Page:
20 million people have been affected by the floods in Pakistan, but there's something strange about the international reaction to the disaster, a phenomenon that Amnesty International USA's Rafia Zakaria calls "a crisis of empathy."

Noting the dramatic impact of the floods, including the deaths of 1600 people, the displacement of millions more, and the threat of cholera and other water-borne diseases, Zakaria points out that the international reaction—particularly the American reaction—has differed greatly from that of recent disasters: "While millions around the globe opened their coffers for the victims of the Asian Tsunami and the Haitian earthquake, few have done so for Pakistan. Hollywood stars, usually quick to rally around victims of humanitarian catastrophe have been eerily silent in coming to the aid of millions of Pakistan's hapless flood victims." Several international aid agencies agree, with Oxfam telling the BBC that the "mega response" needed to handle this "mega disaster" has not happened.

It's hard not to notice that the television response has been slow: there are no all-star benefits taking place, no quickly-shot commercials pleading for assistance. Angelina Jolie, however, has already donated $100,000 (she and Brad Pitt also donated $1 million to Pakistani refugees last summer) and is encouraging others to do the same, but as of right now it seems that Jolie is really the only Hollywood star (thus far) using her celebrity position to draw attention to the issue, which is odd, considering the response other major natural disasters have had over the past few years.

But that very response, particularly the outpouring of support for Haiti, might be one of the reasons behind the lack of donations, as International Rescue Committee Vice President Susan Kotcher tells Crain's New York: "Fundraising has been very slow compared to other emergencies. It feels to us that there is some donor fatigue. The economy is still tight, and people gave what they could for Haiti," and also that "in August people are not as focused on the news." The Seattle Times points out that international relief organization World Vision has had a similar response, bringing in only $255,000 in two weeks for Pakistan relief, as opposed to previous efforts, like a drive for Haitian earthquake relief which brought in $19.5 million.

As Janet I. Tu of the Times explains, "the slow pace of donations is likely due to a number of factors: the recession; the nature of the disaster (floods and slow-building disasters are harder to raise money for); initial scant media coverage; people not realizing the extent of the damage; and Americans' mixed feelings about Pakistan." High-profile organizations such as the United Nations have tried to raise awareness of the disaster over the past few days by warning about the lack of resources, but the response has still been relatively slow. Secretary-of-State Hillary Clinton, however, has promised American aid, telling the people of Pakistan: "We will be with you as rivers rise and fall; we will be with you as you re-plant your fields and repair your roads."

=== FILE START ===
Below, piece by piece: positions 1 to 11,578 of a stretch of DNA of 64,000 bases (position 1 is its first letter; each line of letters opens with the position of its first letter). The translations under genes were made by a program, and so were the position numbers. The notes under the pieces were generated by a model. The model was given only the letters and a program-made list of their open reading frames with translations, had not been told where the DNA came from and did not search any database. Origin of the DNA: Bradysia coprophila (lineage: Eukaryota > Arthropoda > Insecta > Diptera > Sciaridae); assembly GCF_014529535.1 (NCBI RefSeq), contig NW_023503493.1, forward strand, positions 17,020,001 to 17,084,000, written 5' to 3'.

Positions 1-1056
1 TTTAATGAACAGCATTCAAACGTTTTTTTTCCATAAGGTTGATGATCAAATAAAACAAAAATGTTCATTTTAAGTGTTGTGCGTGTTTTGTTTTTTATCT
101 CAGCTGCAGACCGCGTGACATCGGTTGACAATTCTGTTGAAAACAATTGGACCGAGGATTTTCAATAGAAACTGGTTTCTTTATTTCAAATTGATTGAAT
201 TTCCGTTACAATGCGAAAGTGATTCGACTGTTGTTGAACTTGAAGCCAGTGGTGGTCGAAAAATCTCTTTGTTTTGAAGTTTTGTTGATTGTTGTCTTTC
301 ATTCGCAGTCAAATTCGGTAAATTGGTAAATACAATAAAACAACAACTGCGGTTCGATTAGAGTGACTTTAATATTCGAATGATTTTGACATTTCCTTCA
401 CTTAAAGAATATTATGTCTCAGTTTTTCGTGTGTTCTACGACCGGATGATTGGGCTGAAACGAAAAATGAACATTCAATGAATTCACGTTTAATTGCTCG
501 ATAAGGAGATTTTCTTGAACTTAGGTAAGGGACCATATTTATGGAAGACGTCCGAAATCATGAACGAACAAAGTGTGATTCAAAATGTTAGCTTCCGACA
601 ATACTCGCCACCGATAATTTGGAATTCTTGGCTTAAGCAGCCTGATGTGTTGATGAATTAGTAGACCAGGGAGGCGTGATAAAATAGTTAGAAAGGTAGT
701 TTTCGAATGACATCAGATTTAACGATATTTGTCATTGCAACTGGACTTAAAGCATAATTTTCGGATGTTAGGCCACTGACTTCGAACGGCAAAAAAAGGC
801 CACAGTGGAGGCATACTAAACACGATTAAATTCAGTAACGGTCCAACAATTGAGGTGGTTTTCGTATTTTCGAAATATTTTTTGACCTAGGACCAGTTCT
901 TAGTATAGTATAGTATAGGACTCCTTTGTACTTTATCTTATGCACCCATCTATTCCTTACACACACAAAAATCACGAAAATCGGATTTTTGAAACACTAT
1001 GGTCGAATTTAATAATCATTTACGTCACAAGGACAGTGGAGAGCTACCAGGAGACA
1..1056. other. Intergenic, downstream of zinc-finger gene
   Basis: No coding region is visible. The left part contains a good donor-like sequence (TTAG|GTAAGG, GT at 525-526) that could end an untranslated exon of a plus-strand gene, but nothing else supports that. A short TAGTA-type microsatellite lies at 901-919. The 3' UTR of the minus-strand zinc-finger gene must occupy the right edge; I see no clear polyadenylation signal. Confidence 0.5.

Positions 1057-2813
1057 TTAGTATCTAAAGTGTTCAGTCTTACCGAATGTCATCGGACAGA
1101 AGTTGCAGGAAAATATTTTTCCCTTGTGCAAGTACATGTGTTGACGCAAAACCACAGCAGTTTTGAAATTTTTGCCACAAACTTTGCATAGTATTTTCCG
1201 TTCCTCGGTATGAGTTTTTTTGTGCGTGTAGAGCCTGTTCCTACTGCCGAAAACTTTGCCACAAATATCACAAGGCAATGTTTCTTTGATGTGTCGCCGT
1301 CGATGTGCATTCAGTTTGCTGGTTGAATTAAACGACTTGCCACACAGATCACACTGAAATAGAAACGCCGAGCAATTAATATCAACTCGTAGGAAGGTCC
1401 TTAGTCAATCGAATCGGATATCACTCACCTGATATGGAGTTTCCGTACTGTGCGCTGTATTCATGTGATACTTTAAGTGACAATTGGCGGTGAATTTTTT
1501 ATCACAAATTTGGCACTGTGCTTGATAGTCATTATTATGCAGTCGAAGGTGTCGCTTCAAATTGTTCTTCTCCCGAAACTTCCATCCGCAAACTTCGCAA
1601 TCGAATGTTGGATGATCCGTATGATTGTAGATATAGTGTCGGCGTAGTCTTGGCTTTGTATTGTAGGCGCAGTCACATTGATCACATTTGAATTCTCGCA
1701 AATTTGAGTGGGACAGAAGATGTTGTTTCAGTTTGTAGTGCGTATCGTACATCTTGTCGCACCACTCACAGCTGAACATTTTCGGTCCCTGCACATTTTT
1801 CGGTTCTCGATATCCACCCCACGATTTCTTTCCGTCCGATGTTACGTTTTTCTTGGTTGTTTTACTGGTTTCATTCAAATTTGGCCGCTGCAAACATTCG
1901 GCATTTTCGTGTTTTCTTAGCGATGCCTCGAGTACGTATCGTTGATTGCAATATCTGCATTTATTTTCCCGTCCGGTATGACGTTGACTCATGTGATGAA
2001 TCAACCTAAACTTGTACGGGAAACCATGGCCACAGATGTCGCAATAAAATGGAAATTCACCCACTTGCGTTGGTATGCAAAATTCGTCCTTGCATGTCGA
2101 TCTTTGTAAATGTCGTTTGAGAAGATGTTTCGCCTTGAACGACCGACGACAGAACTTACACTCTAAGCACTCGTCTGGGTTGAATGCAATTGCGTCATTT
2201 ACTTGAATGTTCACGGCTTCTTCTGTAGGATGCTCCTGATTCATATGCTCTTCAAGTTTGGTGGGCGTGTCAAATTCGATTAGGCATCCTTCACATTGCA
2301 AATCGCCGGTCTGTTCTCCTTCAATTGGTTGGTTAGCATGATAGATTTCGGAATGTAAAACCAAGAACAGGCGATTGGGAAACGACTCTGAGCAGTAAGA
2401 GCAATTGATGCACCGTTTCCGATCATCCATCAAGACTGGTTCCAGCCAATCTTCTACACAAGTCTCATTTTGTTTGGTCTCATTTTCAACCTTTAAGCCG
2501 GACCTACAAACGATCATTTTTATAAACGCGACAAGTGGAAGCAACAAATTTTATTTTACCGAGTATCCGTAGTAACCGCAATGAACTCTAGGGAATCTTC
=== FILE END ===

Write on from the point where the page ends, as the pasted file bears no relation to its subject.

It isn't all bad news: Pakistani groups in Montreal say they've seen an increase in fundraising due to a a rise in awareness about the disaster and an effort to organize fundraising groups under one umbrella. Every little bit helps quite a lot, not only toward fundraising efforts, but toward international relations and standing up to our responsibilities as global citizens. As Zakaria notes: "Unless ordinary people around the world donate to come to the aid of the millions waiting for help, Pakistanis will bear the burden of believing that in their gravest hour of need they have been forgotten and ignored."

For those of you interested in learning how to help, the New York Times has compiled a list of organizations involved in relief efforts.

Pakistan's Floods: A Crisis Of Empathy [AmnestyInternational]
Pakistan Flood Disaster Relief: How To Help [TheLede]
Pakistan Flood Response Not Enough [BBC]
Angelina Jolie Donates $100,000 To Pakistan Flood Relief [Houston Chronicle]
Charity Response Muted On Pakistan Floods [Crain's New York Business]
Seattle's Aid Efforts For Pakistan See Slow-Flowing Response [Seattle Times]
Pakistan Flood Aid Inadequate, UN Warns [Miami Herald]
Fundraising For Pakistan Flood Victims Picks Up [Montreal Gazette]
A Jolie-Pitt Million Going To Pakistan [E!]
Hillary Clinton: We Will Stand With Pakistan [BBC]